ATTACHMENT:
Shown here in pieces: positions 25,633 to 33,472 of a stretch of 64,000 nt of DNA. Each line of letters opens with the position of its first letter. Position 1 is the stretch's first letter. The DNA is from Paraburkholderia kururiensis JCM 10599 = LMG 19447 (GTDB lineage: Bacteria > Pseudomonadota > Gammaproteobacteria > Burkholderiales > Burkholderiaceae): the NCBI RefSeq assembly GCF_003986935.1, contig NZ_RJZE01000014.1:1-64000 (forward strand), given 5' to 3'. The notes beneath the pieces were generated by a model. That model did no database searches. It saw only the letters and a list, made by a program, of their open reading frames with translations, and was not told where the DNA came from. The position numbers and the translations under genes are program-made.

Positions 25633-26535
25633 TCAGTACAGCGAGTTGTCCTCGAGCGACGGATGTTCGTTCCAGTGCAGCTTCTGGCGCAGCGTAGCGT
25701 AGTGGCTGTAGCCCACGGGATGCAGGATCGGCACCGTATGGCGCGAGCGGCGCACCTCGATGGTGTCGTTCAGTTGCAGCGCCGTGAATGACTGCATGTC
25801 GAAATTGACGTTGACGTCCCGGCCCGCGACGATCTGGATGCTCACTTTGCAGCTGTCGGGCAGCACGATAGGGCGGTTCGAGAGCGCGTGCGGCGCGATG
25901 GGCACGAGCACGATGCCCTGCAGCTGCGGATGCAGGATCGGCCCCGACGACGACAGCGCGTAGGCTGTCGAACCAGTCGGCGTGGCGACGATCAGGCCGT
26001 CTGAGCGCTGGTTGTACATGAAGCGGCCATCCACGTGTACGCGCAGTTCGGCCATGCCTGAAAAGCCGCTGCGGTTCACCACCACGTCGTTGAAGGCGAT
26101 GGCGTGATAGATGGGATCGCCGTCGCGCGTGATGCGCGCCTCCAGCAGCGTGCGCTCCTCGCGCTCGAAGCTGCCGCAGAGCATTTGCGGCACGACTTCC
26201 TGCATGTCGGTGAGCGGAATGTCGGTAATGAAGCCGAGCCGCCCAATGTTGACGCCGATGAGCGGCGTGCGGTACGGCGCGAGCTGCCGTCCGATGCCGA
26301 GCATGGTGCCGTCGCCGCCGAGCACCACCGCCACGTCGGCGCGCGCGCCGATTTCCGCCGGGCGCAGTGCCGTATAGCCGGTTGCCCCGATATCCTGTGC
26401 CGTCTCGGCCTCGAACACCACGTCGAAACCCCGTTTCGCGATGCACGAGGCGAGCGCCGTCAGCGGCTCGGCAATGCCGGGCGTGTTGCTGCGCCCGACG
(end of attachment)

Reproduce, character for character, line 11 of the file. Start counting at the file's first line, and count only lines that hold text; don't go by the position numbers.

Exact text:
26401 CGTCTCGGCCTCGAACACCACGTCGAAACCCCGTTTCGCGATGCACGAGGCGAGCGCCGTCAGCGGCTCGGCAATGCCGGGCGTGTTGCTGCGCCCGACG